Out of Bounds


This beautiful girl is the subject of my new book, River of January.  Her name was Helen Thompson, and as is evident in the photo, she was a beauty.  As a little girl, Helen began dance lessons, specializing in ballet.  Her repertoire expanded over time, training professionally in tap, with acrobatic, and gymnastic embellishments.  

When she became the breadwinner, following her father’s death, her professional career grew to include performing on three continents with a stint in Hollywood.  The stage became her home, and she knew her business.  Helen was an artist and her canvas was the beauty expressed under the spotlights.  From what I have gathered in my research, she still respected auditions, and took no job for granted. 

However, it was off the stage that Helen faced her limits.

Some of her shortcomings were honest, for example she never learned to cook.  But many of her limits were imposed by others, especially her mother who wanted to keep her daughter dependent and needy, convincing the girl that she would never succeed at marriage, or any pursuit other than dancing.

If I had been told that I would write a book in three years, I would have answered, “A huh, on my voyage to Mars with Elvis.”  But unlike Helen, my family and friends could say nothing but wonderful, supportive things, encouraging me to spread my horizons. 

While her support system failed her for selfish agendas, mine has believed in my abilities outside of my career as a history instructor.

Helen was bound by her mother, while my dear one’s have kindly set no boundaries.

Folding Fitted Sheets


Folding fitted sheets is a pain.  Sometimes I can match those rounded corners fairly well and the rest of the sheet folds up reasonably.  Other wash days those stupid bottom sheets just bundle impossibly.  More than once I’ve settled for winding that cotton mess into a roll and stuffing it in the closet. 

I have spent over three years sweating over my manuscript, River of January, endeavoring to get the book right.   The first draft back in May of 2010 was, well, horrible.  I am aware that a few copies of that version are floating around, and the knowledge of those drafts out there makes me want to reach for a bag to put over my head. 

However, over time, with the help of some very nice and patient people–my family, friends and legions of my students who listened, helped my style improve. 

It will never be perfect.  The book will probably end up with some goofs that no one picks up on, until it is printed.  But I cannot rewrite forever, fit those corners to perfection.  The process has to move forward.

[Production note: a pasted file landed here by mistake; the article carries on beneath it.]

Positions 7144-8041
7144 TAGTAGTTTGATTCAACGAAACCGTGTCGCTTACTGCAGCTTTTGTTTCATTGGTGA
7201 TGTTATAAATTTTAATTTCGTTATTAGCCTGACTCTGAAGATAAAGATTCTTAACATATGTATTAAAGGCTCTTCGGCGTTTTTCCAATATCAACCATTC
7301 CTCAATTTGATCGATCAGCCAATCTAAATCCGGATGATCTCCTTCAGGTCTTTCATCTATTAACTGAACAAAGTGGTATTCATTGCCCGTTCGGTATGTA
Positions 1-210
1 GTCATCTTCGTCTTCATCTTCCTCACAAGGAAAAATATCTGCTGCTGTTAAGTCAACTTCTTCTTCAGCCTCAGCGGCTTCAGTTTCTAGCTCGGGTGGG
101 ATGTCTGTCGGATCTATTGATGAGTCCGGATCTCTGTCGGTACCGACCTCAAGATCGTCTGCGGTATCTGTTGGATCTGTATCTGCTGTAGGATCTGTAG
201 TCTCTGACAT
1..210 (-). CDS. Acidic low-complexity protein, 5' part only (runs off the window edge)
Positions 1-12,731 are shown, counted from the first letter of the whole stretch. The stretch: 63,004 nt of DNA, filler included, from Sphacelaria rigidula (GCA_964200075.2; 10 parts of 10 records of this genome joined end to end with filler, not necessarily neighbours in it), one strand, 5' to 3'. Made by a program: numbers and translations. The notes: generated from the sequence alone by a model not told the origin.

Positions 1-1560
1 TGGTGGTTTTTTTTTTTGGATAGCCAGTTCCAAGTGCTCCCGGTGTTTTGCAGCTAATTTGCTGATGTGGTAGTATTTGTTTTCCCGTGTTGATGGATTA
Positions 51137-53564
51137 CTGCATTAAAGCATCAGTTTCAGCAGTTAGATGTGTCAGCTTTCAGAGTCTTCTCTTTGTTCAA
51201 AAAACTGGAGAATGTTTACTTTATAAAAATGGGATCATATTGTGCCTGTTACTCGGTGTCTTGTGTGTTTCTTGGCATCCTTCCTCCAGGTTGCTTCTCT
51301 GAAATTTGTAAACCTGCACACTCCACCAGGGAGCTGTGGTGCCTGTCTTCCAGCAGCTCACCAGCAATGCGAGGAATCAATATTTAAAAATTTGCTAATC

Hit Replay

Oddly, my brain is adept at remembering shards of events and conversations from years ago.  At least I think that I remember them.  But in the summer of 2011 my old high school gang descended for an old girls weekend at my mountain house. 

While the pushing sixty gal-pals became comfortable on the deck, catching up, laughing, and telling stories about each other from the old days, I grew uncomfortable.  What struck me from this swapping of anecdotes, was my memory maybe wasn’t so accurate.  Perhaps our shared events not exactly the way I remembered them.  So to use a Carrie Bradshaw moment, “What makes up our past as friends?” 

Is it my friend, Mary’s construction of events?  Is it Jamie’s, Ona’s or Heidi’s?  Now we delve into the metaphysical–what is and what was real?

Perhaps the writing process allows our memories to shape themselves to reflect our own temperaments,  our own psychic fingerprints, experiences processed through individual channels.  So if I don’t remember life events the same as my old friends, siblings or my spouse, I don’t think anyone is keeping score.

I’ll tell my stories the way I remember them.  Even if I’m wrong.

I Choose Door Number Three

I know the story that I wish to tell.  All of the story, leaving nothing out.  However, over the course of the writing process, the manuscript has grown to well over 350 pages.  I cannot hope to publish such a large tome as a first time writer.  The dilemma has, at times, left me down and hopeless.

Again, communicating my anxiety has been a source of great solace and solution.  Friends and family can sure help–and sometimes from people I’ve never met. 

The River of January, at this moment is undeniably too long.  So, after much anguish and talk, and a new writing friend’s kind ear, the editing scissors came out.  I have lopped off the first 50 pages for use perhaps, later, in another work.  Also eliminated was the story, in the story, examining the evolution of the book.  The files are available, and the content unharmed.  Certainly the length has finally become reasonable.